Turkey’s corruption cases cast shadow on elections

Ceylan Ozbudak

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Turkish soap operas are said to be a “soft power” for Turkey in the Muslim world and among Muslim communities in the West. To be frank, the last time I watched a soap opera was in 2004. I grew to dislike the unnaturally complicated reflections of human relationships in society that is so typical of the genre, but of course, such is the nature of soap operas the world over. Who knew the Turkish political scene today would easily exceed the highest-rated soap operas in terms of complexity?

This Tuesday, Turkish people woke up to the news of an alleged corruption and bribery scandal including early morning raids on the houses and detention of several high-profile businessmen including the sons of three key cabinet ministers, the probe into a Turkish state bank over Iranian deposits related to the energy trade, and the detention of the allegedly gold-smuggling Iranian husband of a Turkish diva. This was followed by the removal of police chiefs from their posts, including Istanbul's Police Chief. While Foreign Minister Davutoğlu was discussing Syria with Iran’s Zarif in the D-8 meeting, and Israeli planes resumed flights to Turkey after five long years, several journalists were being dismissed from their positions in various newspapers. I know, I know; even I felt dizzy reading this.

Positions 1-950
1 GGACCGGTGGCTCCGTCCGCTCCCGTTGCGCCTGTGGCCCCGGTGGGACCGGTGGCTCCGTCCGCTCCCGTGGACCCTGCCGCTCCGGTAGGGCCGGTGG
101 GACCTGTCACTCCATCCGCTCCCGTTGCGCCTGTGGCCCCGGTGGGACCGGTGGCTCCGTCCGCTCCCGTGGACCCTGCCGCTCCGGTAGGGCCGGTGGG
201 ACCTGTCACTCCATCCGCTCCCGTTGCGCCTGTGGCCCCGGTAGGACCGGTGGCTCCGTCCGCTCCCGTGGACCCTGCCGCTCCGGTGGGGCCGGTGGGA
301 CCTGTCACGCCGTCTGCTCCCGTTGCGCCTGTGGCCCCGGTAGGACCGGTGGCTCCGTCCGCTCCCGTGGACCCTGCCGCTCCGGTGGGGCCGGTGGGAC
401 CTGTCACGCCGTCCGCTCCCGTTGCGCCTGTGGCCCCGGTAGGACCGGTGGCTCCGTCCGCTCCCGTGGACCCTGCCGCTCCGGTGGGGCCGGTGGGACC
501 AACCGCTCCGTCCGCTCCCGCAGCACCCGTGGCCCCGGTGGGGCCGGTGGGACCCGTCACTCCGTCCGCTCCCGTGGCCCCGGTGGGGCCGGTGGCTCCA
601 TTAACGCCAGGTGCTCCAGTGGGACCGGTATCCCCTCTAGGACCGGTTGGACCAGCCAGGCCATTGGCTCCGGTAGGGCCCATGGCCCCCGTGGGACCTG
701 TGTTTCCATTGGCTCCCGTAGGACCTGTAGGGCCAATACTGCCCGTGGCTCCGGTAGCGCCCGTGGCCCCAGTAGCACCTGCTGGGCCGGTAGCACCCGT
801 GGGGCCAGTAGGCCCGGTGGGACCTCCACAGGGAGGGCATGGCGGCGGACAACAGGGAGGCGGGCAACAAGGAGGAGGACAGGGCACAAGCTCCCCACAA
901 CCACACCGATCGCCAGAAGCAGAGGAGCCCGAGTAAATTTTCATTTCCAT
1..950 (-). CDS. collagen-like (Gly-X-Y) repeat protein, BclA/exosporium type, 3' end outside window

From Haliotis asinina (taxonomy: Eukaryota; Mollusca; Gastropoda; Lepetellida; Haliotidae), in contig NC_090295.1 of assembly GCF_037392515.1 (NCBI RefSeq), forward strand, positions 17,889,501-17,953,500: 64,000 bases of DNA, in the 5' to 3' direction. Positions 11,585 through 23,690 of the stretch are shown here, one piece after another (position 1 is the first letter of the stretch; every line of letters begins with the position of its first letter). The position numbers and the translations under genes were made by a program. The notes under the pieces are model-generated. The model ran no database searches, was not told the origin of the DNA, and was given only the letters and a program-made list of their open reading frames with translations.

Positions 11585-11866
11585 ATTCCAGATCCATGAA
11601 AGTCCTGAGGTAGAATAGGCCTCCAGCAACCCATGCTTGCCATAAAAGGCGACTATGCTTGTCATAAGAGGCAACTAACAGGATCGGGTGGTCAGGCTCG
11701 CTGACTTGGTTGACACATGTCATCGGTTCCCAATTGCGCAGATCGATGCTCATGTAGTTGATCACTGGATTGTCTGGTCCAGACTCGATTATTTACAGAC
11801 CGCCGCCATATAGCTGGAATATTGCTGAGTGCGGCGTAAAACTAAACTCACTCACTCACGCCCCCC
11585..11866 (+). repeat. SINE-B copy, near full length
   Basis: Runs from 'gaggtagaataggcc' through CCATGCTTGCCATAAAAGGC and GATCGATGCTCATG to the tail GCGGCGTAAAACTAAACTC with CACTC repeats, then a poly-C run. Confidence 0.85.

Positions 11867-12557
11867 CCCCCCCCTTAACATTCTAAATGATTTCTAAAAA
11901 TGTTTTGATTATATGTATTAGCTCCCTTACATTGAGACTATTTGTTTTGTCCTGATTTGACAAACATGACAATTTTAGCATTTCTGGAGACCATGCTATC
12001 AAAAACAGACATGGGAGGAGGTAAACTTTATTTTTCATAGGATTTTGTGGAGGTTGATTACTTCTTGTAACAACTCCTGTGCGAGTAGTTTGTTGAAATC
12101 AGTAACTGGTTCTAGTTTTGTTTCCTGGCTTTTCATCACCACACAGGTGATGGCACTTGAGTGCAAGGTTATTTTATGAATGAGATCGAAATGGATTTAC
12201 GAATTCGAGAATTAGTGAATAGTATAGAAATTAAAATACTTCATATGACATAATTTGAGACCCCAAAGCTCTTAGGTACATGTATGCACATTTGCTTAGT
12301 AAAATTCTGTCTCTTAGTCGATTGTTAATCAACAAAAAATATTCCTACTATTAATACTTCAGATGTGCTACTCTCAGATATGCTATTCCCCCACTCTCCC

In the beginning, not only the media but the rest of the cabinet was shell-shocked. Even for our Western audience, who awaited news of probation for Halk Bank over a gas versus gold barter, this came as a shock.

Let’s see what the highly debated Iran/Halk Bank/Gold triangle is.

The USA and the EU started trade sanctions against Iran in 2010, which were later followed by a blockade and restrictions on financial transactions and transfers of Iran. As of March 2012, it was impossible to transfer to or from Iran through the SWIFT international foreign exchange transfer system . In other words, Iran was no longer able to collect payments or make any payments.

However, there was an exception for countries like Turkey, which have been buying natural gas and raw oil products from Iran. Yet, because of the ban on international money transfers, these countries were able to import energy but not able to pay for it.